I remember a grocery store we used to shop in when I was young would have a box at the front door with cans and jars with no labels. They were free to take; however, you had no idea what was inside until you opened it. I have heard that food banks often have them now.
Labels are important so we know what we are dealing with. If you are planning dinner and wanting some veggies to go with it, you might be a little unsure what to do with the can of peaches you just opened.
As a society, we seem to need labels on everything so we can maintain order.
- Continents, countries, regions, cities, areas, streets and house numbers all help us to find where we are going. We get our mail and deliveries through this intricate labeling system.
- Schools, universities, colleges, and other places of learning, shops, malls, online stores, and businesses, all have names to identify them.
- Cuisines, food items, snacks, etc. are “labeled”.
I could go on but I think you get where I am going there.
Some “people labels” are perfectly fine as in men and women, young and old, short and tall, etc. However, there are many labels that can make a person uncomfortable.
Race and religion are two very gray areas. A person can be referring to a nationality, a skin color, faith, gender, sexual preferences, and so on in a matter of fact way – an accurate and positive description. However, these same “labels” (or more derogatory ones for the same person) can be used in a very hurtful way.
This is how it can be for people with chronic illness of any kind.
When I first became outspoken about my mental illness many people (some in my church, friends, and family) distanced themselves from me. They took it as a totally negative thing – an excuse to write me off. Others, however, embraced me for being strong and speaking out on behalf of others. It took awhile, but these are the people that I have kept in my life and who have actually motivated me to rise above the labels and the illness.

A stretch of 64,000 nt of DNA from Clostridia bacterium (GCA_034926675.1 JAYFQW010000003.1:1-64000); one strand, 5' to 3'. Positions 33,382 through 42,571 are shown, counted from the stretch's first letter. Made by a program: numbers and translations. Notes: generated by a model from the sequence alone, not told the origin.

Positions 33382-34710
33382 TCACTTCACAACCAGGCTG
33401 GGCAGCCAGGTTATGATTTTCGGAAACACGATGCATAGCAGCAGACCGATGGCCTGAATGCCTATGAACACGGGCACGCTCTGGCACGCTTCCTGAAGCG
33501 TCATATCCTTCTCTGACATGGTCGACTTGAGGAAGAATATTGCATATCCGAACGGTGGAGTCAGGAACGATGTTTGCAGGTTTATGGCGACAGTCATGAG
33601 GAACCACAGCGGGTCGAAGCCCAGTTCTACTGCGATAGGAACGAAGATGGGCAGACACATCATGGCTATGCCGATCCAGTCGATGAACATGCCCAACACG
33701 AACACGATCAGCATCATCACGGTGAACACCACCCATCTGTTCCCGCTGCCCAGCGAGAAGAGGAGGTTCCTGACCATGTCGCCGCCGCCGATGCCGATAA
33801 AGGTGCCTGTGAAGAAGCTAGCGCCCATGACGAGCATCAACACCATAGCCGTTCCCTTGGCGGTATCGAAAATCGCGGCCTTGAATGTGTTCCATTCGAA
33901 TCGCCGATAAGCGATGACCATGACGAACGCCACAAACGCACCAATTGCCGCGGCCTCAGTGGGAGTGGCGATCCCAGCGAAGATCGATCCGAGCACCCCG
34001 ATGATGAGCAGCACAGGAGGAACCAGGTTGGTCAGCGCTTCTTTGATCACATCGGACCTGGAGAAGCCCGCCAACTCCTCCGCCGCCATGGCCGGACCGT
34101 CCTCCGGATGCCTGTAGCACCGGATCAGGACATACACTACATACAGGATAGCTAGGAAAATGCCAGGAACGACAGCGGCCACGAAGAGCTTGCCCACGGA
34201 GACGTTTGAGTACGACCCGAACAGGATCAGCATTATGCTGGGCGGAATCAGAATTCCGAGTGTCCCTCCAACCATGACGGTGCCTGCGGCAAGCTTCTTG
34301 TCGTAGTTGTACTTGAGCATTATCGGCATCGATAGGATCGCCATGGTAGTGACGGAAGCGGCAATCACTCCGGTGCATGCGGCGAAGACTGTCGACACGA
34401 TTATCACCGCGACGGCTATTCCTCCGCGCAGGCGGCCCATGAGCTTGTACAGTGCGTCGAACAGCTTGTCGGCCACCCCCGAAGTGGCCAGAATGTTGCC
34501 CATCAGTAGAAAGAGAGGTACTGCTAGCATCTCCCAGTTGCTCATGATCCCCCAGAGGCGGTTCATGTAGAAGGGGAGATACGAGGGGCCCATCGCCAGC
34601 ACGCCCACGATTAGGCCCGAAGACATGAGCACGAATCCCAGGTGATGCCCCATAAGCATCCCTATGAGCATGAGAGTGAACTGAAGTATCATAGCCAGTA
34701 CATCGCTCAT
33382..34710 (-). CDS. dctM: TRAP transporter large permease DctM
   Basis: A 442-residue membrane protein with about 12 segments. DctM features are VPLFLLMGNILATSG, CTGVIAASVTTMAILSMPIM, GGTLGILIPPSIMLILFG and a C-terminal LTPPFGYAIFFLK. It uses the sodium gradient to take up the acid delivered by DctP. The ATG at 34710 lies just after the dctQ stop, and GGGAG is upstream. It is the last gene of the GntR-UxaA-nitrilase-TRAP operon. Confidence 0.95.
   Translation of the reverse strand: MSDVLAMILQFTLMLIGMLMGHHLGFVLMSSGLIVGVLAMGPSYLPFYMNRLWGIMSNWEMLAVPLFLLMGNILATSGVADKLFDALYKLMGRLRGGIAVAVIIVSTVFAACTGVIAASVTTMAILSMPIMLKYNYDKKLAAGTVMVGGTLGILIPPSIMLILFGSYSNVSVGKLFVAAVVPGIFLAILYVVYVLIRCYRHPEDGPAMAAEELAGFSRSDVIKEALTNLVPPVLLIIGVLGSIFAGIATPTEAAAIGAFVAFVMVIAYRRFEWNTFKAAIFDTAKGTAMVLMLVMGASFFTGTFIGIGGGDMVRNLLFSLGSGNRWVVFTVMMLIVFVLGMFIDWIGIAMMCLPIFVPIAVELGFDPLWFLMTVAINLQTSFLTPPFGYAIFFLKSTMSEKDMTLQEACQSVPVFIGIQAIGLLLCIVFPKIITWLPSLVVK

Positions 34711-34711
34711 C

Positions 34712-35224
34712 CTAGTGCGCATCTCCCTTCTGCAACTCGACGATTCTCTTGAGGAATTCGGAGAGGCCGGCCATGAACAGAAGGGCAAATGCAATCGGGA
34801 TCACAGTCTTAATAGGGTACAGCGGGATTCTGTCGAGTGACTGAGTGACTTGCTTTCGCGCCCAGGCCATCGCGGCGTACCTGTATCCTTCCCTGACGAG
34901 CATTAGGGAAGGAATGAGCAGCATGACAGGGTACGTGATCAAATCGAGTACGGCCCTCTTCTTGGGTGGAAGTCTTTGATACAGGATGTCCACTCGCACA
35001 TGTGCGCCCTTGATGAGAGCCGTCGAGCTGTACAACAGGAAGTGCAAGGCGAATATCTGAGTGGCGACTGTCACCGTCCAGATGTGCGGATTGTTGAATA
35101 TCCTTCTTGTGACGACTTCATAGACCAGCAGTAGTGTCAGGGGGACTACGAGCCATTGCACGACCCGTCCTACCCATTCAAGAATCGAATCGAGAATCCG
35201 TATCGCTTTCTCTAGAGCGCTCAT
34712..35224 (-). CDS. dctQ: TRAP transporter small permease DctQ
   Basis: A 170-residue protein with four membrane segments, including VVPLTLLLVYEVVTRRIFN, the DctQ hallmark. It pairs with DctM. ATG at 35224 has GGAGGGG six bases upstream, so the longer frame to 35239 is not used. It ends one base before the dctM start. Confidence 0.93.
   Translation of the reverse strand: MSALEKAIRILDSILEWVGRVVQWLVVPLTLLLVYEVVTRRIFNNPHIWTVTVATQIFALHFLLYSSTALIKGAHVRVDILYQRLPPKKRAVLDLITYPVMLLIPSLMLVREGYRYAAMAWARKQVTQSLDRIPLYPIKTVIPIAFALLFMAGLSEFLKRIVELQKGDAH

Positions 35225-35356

It is actually harder to rise above labels when you have chronic physical illnesses.
I think it is because physical ailments are more “invisible”. We try to act normal when we feel as far from normal as you can get. I have learned when someone who hasn’t seen me for a long time says I look really great and how am I to say “I’m glad to be here”. I honestly think most people don’t really know or understand what it is that is physically wrong with me. And that probably is a lot my own fault because I keep it to myself. I am so used to the mental labels (manic, “loopy”, neurotic, depressed, etc.) that I shy away from getting physical ones.
I hope that this post doesn’t sound angry because that is so far from the truth about what I am trying to say. My point is just to say to everyone – the labelers and the labelees – labels are words, nothing more.
They are descriptions just like on a can of soup.